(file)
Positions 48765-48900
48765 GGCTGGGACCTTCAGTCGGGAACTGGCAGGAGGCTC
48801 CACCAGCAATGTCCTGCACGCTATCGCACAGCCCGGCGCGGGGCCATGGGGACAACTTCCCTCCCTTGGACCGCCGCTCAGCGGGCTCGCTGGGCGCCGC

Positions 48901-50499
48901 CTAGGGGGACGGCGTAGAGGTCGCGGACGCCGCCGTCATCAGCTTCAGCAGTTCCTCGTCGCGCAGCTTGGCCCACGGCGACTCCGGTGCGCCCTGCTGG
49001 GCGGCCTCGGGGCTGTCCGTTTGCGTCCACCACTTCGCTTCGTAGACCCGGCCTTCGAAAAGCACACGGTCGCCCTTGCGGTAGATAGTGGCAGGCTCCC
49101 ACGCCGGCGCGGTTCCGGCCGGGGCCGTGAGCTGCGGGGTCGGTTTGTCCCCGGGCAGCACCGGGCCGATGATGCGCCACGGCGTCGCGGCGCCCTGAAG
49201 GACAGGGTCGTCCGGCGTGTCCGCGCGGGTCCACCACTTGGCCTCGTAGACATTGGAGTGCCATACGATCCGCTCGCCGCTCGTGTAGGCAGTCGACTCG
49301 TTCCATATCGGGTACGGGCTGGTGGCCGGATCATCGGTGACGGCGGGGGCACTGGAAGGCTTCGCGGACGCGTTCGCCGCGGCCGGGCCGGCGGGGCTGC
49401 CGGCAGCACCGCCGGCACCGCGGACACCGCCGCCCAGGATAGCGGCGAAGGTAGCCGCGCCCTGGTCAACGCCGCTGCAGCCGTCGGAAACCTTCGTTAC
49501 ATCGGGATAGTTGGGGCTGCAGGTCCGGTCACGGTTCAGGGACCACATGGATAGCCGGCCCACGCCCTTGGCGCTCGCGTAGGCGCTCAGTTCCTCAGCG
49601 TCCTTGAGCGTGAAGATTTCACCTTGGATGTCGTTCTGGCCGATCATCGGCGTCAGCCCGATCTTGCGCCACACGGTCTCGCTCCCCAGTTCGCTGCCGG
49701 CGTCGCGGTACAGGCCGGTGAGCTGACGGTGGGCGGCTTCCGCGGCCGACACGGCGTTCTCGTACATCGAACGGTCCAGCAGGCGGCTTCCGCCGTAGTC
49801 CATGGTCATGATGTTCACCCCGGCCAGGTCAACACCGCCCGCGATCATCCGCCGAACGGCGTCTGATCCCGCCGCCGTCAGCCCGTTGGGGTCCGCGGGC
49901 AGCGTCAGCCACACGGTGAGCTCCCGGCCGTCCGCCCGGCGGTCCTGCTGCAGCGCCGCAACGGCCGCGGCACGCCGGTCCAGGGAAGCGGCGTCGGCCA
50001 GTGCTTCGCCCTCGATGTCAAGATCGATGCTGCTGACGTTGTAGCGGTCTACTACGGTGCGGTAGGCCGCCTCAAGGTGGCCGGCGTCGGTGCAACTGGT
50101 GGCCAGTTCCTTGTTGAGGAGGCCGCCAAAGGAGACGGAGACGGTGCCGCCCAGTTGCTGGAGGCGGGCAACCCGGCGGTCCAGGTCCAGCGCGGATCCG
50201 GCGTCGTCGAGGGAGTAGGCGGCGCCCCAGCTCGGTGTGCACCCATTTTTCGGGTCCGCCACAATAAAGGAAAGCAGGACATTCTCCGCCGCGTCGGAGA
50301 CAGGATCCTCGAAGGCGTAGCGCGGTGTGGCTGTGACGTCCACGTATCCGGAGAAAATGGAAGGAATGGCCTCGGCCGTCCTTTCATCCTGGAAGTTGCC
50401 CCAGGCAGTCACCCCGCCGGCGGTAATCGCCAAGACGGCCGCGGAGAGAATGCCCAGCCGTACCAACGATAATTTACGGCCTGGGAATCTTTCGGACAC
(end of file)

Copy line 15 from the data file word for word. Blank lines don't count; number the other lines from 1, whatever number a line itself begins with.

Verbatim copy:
49901 AGCGTCAGCCACACGGTGAGCTCCCGGCCGTCCGCCCGGCGGTCCTGCTGCAGCGCCGCAACGGCCGCGGCACGCCGGTCCAGGGAAGCGGCGTCGGCCA